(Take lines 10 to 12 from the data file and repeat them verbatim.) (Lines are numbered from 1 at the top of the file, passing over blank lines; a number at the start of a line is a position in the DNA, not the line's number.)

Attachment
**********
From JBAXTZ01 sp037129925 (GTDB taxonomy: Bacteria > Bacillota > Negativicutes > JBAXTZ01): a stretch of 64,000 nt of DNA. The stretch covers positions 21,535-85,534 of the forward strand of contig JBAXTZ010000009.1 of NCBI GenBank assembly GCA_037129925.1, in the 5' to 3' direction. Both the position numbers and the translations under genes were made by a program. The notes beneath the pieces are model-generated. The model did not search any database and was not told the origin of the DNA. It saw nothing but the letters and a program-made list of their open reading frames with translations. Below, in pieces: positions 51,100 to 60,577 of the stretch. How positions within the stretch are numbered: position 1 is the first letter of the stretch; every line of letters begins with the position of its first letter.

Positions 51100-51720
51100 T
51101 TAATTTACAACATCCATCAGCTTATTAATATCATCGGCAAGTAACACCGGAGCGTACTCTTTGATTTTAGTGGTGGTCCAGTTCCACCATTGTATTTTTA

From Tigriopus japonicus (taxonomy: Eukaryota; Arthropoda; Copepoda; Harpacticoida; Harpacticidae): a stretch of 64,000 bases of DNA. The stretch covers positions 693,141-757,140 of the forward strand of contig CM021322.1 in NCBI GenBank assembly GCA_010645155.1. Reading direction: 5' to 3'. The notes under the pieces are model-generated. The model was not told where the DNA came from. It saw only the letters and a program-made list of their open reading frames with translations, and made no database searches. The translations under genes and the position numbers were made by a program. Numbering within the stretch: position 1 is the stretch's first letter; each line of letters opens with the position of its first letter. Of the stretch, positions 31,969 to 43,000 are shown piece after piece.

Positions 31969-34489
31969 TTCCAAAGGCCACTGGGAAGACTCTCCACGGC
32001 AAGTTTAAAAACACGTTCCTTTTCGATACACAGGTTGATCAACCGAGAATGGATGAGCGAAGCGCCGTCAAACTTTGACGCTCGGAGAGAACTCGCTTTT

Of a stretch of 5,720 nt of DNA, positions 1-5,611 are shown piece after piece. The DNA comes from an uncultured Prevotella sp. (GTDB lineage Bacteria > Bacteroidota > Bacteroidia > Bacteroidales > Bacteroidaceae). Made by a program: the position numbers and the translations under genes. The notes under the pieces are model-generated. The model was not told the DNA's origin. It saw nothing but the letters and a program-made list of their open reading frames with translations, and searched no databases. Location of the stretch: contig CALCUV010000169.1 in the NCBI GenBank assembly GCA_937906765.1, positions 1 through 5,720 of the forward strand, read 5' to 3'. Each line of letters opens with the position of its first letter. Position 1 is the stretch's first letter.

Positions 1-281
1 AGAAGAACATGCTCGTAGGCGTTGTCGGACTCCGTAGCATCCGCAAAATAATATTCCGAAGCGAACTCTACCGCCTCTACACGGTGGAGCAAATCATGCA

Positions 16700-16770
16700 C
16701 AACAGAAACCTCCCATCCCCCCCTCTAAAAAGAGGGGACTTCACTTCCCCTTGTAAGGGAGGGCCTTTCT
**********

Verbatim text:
Positions 1-281
1 AGAAGAACATGCTCGTAGGCGTTGTCGGACTCCGTAGCATCCGCAAAATAATATTCCGAAGCGAACTCTACCGCCTCTACACGGTGGAGCAAATCATGCA

Positions 16700-16770